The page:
Canton Historical Society
Telephone Co. Serves Town Well
This Article Is From 1947
This Telephone Company Building Was Built In
1937. Today It Houses Doctor's Offices.
While Canton celebrates the 150th anniversary of its incorporation, the Canton telephone exchange can look back on sixty-five years of service to the town. This comparison serves only to point up the relative youth of the telephone as an instrument of public service. In Canton, as everywhere else, it is a growing youngster.
Look back to the time when the Telephone exchange here made its modest debut. Modest it was, for at the opening there were but a handful of telephones--just how many, available records do not show. Today in its seventh decade of public service, the Canton exchange serves more than 2250 telephones.
It was in 1882 that the exchange stood ready to put into homes and places of business in Canton the revolutionary invention of Alexander Graham Bell. At that time just five years had elapsed since Bell had perfected his invention and, with his few associates, had launched it on a commercial career in Boston.
Exchange telephone service--permitting the interconnection of telephones through a central switchboard--which had first been established in New Haven, Connecticut, in 1878, was still in its development stages. Many were the persons who still viewed the telephone with a skeptical eye, doubtful of its usefulness. Opening a telephone exchange in those days, one can easily imagine, was a really venturesome business.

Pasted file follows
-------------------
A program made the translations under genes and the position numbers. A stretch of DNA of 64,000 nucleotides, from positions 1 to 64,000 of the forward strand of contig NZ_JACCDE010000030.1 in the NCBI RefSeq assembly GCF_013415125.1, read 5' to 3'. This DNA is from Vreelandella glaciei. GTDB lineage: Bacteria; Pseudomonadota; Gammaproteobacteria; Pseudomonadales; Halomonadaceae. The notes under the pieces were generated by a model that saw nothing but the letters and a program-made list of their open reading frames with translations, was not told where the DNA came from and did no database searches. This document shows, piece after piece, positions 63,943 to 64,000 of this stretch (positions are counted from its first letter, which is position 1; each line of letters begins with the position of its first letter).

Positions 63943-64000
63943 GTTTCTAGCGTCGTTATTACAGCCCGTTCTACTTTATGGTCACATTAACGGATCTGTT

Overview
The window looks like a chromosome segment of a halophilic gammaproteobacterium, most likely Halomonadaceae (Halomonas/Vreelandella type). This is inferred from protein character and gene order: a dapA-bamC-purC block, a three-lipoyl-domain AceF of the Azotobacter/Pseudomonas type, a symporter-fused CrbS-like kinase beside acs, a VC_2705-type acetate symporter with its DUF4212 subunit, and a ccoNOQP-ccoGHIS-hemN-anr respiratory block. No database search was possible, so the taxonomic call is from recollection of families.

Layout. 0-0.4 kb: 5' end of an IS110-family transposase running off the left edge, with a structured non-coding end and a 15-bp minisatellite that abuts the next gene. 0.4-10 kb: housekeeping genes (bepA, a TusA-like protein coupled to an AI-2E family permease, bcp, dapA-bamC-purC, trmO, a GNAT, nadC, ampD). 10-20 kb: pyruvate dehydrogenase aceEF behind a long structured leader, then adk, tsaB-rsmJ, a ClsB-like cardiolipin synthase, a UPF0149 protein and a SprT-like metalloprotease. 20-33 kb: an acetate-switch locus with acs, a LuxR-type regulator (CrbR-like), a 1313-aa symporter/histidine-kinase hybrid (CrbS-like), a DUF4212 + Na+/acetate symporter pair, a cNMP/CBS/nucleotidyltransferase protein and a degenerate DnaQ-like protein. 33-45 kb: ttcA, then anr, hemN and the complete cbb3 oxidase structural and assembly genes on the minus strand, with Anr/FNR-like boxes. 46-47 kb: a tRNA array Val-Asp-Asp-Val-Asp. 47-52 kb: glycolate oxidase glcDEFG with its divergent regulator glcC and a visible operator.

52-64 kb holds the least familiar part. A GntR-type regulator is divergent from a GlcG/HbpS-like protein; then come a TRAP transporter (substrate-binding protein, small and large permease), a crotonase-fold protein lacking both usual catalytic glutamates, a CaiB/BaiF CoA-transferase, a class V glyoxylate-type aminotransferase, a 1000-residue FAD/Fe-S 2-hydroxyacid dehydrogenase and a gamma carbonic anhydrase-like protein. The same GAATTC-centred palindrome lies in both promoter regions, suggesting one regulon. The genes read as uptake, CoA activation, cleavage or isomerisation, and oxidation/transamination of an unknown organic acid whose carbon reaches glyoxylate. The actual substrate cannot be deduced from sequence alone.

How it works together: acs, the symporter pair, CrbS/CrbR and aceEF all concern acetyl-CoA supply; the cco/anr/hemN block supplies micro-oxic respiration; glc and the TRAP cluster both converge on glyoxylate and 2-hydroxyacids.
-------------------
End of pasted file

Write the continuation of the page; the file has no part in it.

Yet there were those, throughout New England and the whole United States, who dared to do it. In Canton and in other towns and cities around Boston, the men who organized the Telephone Despatch Company were the courageous pioneers. They promoted the telephone under license from the central telephone organization which owned the Bell patents and which in years to come developed into the headquarters company of today's nationwide Bell Telephone System,.
There is no evidence that in those early days that applicants for telephones stormed the telephone office, for early records of the business show that as late as July 1, 1884, Canton had but 39 telephones. By that time the exchange had become a part of the New England Telephone & Telegraph Company, organized in the fall of 1883 as successor to the Telephone Despatch Company and several other telephone companies in various parts of New England.
For many years Canton's telephone central office occupied rooms on the second floor of the Brook's Block, at the corner of Washington and Bolivar streets. Until December, 1907, telephones were magneto operated, requiring the turning of a crank to signal the operator. The change to common battery operation, requiring only the lifting of the receiver to signal the operator, was a big step forward for Canton. The exchange at that time had grown to nearly 250 telephones.
Since March 21, 1937, the central office of the exchange has occupied the building at 800 Washington street, at the corner of Sherman street, erected especially for the installation of a modern common battery system of operation. When this office was put into service, it served about 1100 telephones.
As they have nearly everywhere, telephones in Canton exchange in the decade since 1937 have greatly increased. As a matter of fact, the increase in those ten years was twice the number of telephones in service when the new central office was opened.
With its more than 2250 telephones today the Canton telephone exchange plays a vital part in the affairs of the community. In common with all the other it is returning to the high standards of American telephone service impaired by war and post-war conditions, and can look forward to new developments which in the future will make telephone service faster and better than it ever was before.
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